Transitioning to Summer Load Management


Whether your community’s load management programs use switches, generators, or both, if you haven’t already prepared for the summer heat, it’s time. Details may differ for each community, but the goal is the same: Reduce your wholesale power costs by decreasing the demand on your electric system when demand for electricity is highest.

Residential Load Management

Participating in a residential load management program involves having a remotely controlled switch attached to customers’ appliances that have the most impact on peak demand.

“Now is a good time to inform those customers who aren’t participating in load management about how your program works and the value of it—especially with the extreme heat North Carolina summers can bring,” says Jason Thigpen, Manager of Power Supply Operations at Electricities.

NCEMPA members can use our Load Management Switch Program bill insert to educate customers. These and other bill inserts are free for ElectriCities members.

Customers already participating in residential load management need a different message. Transitioning from winter to summer means:

  1. Different appliances are affected. Water heaters are typically controlled year-round, but air conditioners replace heat strips in the summer months.
  2. Load management time of day changes. In winter, peak demand is usually 6-8 a.m. Summer peak periods are longer and typically in the afternoon—about 2-7 p.m., with most occurring 3-6 p.m.

Utility, Commercial, and Industrial Load Management

Much of non-residential load management involves generators on both sides of the meter. Whether your program involves generators the city or town owns or the customer owns, take time now to get them ready for summer.

Jack Yox, Supervisor of Distributed Resources at ElectriCities, advises:

  1. Walk around the generator to check for leaks, puddles, or other issues that need attention.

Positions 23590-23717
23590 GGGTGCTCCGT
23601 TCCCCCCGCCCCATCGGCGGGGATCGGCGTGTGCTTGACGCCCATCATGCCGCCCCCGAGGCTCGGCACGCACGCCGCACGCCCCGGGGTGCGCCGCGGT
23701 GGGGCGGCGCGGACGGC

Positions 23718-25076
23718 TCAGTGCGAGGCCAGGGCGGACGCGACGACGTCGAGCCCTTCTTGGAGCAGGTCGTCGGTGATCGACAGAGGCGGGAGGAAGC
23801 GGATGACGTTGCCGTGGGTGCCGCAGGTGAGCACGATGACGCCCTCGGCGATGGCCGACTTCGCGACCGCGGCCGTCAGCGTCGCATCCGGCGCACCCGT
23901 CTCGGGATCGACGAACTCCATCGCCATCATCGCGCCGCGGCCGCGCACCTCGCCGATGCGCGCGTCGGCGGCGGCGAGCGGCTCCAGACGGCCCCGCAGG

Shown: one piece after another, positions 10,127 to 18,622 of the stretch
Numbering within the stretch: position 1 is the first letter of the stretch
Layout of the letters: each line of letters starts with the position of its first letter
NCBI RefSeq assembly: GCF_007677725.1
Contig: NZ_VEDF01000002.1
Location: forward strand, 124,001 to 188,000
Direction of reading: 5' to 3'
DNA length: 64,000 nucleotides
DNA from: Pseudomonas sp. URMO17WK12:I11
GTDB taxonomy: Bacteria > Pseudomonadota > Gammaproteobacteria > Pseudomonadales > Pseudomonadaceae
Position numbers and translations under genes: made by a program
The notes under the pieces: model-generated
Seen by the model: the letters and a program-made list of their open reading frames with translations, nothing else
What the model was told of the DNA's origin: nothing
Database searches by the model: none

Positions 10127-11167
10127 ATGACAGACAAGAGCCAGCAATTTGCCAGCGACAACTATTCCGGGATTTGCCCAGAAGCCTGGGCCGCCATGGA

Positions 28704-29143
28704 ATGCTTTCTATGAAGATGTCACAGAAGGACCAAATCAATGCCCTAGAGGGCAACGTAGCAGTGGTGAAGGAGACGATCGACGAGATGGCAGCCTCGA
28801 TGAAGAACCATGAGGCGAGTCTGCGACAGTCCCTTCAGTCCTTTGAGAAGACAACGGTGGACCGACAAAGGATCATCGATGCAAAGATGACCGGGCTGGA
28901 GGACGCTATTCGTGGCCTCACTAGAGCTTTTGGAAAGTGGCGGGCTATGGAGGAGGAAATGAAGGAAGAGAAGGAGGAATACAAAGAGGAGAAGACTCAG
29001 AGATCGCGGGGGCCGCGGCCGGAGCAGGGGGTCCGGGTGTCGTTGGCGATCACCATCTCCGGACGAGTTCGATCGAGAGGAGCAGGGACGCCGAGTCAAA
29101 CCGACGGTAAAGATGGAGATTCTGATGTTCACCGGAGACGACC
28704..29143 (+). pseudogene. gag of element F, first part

2. Top off the radiator coolant.
  3. Inspect fan belts for condition and proper tension.
  4. Inspect fluid hoses for leaks and possible defects.
  5. Ensure battery chargers are working properly and batteries are fully charged.
  6. Ensure enclosure louvers operate correctly.
  7. Top off storage fuel tanks to prevent condensation.
  8. Treat fuel with anti-gel/antimicrobial additives.
  9. Polish stored fuels to extract contaminants, including microbials, particulates, and water, that can cause significant engine problems.

No matter the season, Jack recommends these ongoing practices to ensure generators are in top shape and ready when you need them—whether for load management or emergency operation:

  1. Change oil regularly and replace fuel, oil, and air filters.
  2. Perform periodic switchgear maintenance.
  3. Regularly lubricate breakers.
  4. Calibrate DOC equipment annually and ensure it works.
  5. Complete monthly above-ground fuel tank inspections in accordance with the SP001 AST Inspection Standard.

“Almost every member in North Carolina participates in load management in some form, which collectively saves members millions of dollars each year,” says Jason. “Taking steps now to prepare to manage the summer demand peaks ensures your utility and your customers don’t miss out on those savings.”

Sharing information about load management is another way to show your customers that their hometown public power utility is working to help them reduce energy use and save money.
For more information about load management or transitioning to summer load management, contact Jason Thigpen.